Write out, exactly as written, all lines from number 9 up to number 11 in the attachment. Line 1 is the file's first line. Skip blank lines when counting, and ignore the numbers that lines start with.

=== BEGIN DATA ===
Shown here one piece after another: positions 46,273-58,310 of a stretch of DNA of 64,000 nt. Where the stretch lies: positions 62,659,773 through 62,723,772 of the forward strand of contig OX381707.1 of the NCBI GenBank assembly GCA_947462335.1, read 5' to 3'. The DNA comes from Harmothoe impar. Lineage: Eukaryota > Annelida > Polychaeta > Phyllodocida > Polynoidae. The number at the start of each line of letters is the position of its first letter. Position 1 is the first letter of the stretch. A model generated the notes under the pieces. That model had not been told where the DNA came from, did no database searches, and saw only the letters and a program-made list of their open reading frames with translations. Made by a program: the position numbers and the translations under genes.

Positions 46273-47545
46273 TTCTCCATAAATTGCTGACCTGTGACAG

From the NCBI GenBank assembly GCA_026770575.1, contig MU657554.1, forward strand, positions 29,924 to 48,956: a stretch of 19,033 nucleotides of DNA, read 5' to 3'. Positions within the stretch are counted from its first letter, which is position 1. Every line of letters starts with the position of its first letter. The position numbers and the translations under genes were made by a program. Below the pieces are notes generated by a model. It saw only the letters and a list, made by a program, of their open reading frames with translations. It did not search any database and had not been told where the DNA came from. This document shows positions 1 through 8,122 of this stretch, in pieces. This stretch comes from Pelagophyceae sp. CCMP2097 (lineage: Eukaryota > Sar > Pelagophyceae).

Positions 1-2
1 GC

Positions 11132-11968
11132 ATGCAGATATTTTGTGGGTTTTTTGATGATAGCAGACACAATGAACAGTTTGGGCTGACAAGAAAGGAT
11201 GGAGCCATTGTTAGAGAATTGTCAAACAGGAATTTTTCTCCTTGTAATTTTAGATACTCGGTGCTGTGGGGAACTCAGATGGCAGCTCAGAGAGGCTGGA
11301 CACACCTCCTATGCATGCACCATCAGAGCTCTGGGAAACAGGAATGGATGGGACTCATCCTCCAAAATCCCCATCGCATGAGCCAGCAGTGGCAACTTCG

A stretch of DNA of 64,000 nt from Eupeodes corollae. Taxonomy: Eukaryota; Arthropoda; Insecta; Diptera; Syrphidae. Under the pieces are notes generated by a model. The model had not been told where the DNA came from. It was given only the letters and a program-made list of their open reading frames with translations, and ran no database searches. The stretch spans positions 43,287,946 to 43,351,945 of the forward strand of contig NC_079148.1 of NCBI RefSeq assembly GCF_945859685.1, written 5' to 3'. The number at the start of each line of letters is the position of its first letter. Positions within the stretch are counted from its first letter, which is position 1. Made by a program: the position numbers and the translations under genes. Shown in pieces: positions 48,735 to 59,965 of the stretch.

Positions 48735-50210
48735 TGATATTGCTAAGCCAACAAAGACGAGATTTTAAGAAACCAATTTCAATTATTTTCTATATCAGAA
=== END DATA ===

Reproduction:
11201 GGAGCCATTGTTAGAGAATTGTCAAACAGGAATTTTTCTCCTTGTAATTTTAGATACTCGGTGCTGTGGGGAACTCAGATGGCAGCTCAGAGAGGCTGGA
11301 CACACCTCCTATGCATGCACCATCAGAGCTCTGGGAAACAGGAATGGATGGGACTCATCCTCCAAAATCCCCATCGCATGAGCCAGCAGTGGCAACTTCG

A stretch of DNA of 64,000 nt from Eupeodes corollae. Taxonomy: Eukaryota; Arthropoda; Insecta; Diptera; Syrphidae. Under the pieces are notes generated by a model. The model had not been told where the DNA came from. It was given only the letters and a program-made list of their open reading frames with translations, and ran no database searches. The stretch spans positions 43,287,946 to 43,351,945 of the forward strand of contig NC_079148.1 of NCBI RefSeq assembly GCF_945859685.1, written 5' to 3'. The number at the start of each line of letters is the position of its first letter. Positions within the stretch are counted from its first letter, which is position 1. Made by a program: the position numbers and the translations under genes. Shown in pieces: positions 48,735 to 59,965 of the stretch.